SAM KILEY, CNN SENIOR INTERNATIONAL CORRESPONDENT: Kushner's words there, the people of the Middle East tired of war, tired of conflict, and he's right about that. The problem is the Bahrainis and Emiratis have never been at war or in conflict with the Jewish state. They have though over the last 40 years subscribed to, if you like, the Pan-Arab indeed, even more widely -- a wider Muslim world's desires to see an independent Palestine established next to Israel with its own ability to survive as a viable state.

Now, what's interesting though, is in term of the domestic language, that's where really Kushner is addressing. They need to make this look like a peace deal so that they can win some domestic energy behind the November elections. But -- and this is an important but -- from the Emiratis and Bahraini perspective and arguably we're going to see other nations such as Oman and possibly even Saudi Arabia down the line normalizing relations with Israel.

They are saying that they have remain completely committed to a two state solution. The Emirates have trumpeted the fact that this postpones almost indefinitely in their view a plan a plan by Israel to annex large sections of the West Bank, the Palestinian territories. And they also argue that this gives them influence with the Israelis. They have a voice where in the past they didn't have a voice. It gives them leverage. It gives them something to take away from the Israelis. Whatever that might be in terms of downgrading diplomatic relations or ending some kind of future commercial deals or whatever.


The fact of the matter is the argument coming from the Emiratis in particular but also endorsed by the Bahrainis, is that it's better to talk. And also, assure Israel that it is no longer necessary for to it be a small paranoid nation. Arguing that it is surrounded by enemies. If you remove the enemies perhaps you might get a more benign dispensation for the Palestine's. And that's certainly something that Benjamin Netanyahu yesterday, Rosemary, was keen to stress. He kept talking about this circle of peace. Again, an unnecessary misnomer. But it is very extraordinary to hear the Israeli Prime Minister talk about how Israel no longer feels feel isolated in the Middle East. That is a step change -- Rosemary.

CHURCH: Right, and Oren Liebermann, let's go to you in Jerusalem. Talk to us about what's being said about this across Israel, and of course, what the Palestinians are saying.

OREN LIEBERMANN, CNN CORRESPONDENT: Well, these are agreements that are welcomed across Israeli society pretty much. We saw the Bahraini flag, the Emirate flag not only on the walls of the old city of Jerusalem but also in Tel Aviv. Those flags as well flying above the Foreign Ministry, not very far from where we were sitting right now.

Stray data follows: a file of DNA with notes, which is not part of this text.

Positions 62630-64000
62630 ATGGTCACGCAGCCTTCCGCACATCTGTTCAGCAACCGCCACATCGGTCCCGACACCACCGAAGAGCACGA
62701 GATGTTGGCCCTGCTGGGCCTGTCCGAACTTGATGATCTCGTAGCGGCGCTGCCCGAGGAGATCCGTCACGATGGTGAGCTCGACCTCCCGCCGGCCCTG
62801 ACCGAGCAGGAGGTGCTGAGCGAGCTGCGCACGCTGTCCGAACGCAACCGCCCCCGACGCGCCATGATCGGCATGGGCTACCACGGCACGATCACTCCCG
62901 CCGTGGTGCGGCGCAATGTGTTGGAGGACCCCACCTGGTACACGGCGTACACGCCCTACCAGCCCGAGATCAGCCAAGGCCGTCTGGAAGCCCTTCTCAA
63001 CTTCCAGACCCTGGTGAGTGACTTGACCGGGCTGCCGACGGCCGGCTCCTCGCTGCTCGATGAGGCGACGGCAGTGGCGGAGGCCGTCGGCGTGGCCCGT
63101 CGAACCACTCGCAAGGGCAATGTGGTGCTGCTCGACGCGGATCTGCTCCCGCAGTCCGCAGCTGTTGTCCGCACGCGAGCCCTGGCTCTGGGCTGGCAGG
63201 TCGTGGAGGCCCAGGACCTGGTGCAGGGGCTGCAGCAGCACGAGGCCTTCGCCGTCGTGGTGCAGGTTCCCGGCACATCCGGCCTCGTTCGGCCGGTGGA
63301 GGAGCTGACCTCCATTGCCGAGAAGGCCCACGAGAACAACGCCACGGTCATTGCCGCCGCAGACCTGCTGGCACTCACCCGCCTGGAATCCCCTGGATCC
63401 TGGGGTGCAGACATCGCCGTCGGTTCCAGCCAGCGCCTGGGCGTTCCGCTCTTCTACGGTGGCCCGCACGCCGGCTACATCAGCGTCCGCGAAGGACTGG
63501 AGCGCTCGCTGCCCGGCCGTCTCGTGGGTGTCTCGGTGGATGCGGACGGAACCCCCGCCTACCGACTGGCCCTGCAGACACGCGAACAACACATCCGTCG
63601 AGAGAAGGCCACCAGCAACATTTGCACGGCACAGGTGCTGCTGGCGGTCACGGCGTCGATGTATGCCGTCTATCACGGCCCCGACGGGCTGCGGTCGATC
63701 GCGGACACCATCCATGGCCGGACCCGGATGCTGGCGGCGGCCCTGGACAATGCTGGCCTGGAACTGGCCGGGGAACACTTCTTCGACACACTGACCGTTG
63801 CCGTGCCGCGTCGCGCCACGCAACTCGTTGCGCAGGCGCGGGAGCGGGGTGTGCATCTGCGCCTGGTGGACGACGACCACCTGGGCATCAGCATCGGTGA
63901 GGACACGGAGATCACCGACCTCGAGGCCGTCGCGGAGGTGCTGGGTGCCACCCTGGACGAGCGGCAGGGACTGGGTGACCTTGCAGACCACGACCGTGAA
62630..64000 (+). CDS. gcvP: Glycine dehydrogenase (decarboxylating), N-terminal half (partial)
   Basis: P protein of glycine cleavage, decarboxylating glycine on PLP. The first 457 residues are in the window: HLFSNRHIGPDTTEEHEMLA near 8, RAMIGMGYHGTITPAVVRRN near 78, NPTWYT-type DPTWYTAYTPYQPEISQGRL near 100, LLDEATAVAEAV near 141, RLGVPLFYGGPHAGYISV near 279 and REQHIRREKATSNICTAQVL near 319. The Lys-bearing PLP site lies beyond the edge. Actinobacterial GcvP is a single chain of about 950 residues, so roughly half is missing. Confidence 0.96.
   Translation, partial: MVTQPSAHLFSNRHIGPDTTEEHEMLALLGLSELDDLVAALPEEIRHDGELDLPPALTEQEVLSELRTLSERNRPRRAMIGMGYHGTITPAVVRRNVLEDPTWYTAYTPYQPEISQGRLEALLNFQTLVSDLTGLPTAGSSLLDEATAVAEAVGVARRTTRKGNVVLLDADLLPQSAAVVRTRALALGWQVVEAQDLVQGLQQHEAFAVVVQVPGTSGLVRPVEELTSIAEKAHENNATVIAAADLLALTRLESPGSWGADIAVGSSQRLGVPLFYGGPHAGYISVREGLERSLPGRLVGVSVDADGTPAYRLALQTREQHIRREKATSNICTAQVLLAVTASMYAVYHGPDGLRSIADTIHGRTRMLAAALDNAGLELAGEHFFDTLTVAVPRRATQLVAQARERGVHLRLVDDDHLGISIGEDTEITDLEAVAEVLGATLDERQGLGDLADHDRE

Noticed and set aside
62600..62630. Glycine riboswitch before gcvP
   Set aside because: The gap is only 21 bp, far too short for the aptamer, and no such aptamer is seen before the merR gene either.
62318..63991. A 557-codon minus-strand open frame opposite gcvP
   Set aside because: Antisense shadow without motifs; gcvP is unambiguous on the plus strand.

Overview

So, this was truly celebrated in Israel. And you see it reflected in the newspapers with the headlines that's all about what we saw at the White House yesterday. This, for example, Salam Alaikum, is in Hebrew, but that is specifically in Arabic saying, "peace be upon you." And the entire newspapers are full of articles like this.

So, it is being celebrated here. Of course, a lot of these are also talking about what was not at the White House and what's a problem domestically for Prime Minister Benjamin Netanyahu and that is the surging coronavirus cases. The Health Minister who was on CNN last night, said that Netanyahu would be wearing a mask and there would be an attempt at social distancing. Neither of those happened and that will quickly overshadow what was very much a celebratory day for Israel and Netanyahu at the White House because of how bad it is with a record set as Netanyahu was at the White House. And that is the competing narrative here. Almost every front page makes at least some message of the coronavirus cases here and the impending closure.

As for the Palestinians they remain furious about this. Accusing both the Bahrainis and the Emirates of betraying them, betraying Jerusalem and betraying Al-Aqsa. We saw that anger pouring over when Gaza militants fired a total of 15 rockets last night and overnight at southern Israel. Notably they fired the first of those rockets as the Emirate Foreign Minister was beginning to speak. So, that anger although generally pointed at Israel, also very much pointed at the Arab states they see as having betrayed them at this point.

So, there is nothing about the Palestinian position at this point that is happy about what's happening here but is even trying to accept what's happening here. But it does put them in a very difficult position, and you see the Emirate and the Bahraini, the statements there that we're getting from them, urging them to -- if they're not going to come to table with the Trump administration, at least consider shifting their position as been absolutely against what's happening here.

CHURCH: All right. Many thanks to Oren Liebermann and just before him Sam Kiley. Appreciate it.

Well, coming up next on CNN NEWSROOM, U.S. President Donald Trump is defensive about his handling of the coronavirus pandemic. Now a new survey of how he's viewed around the world is not likely to please him. Back with that in just a moment.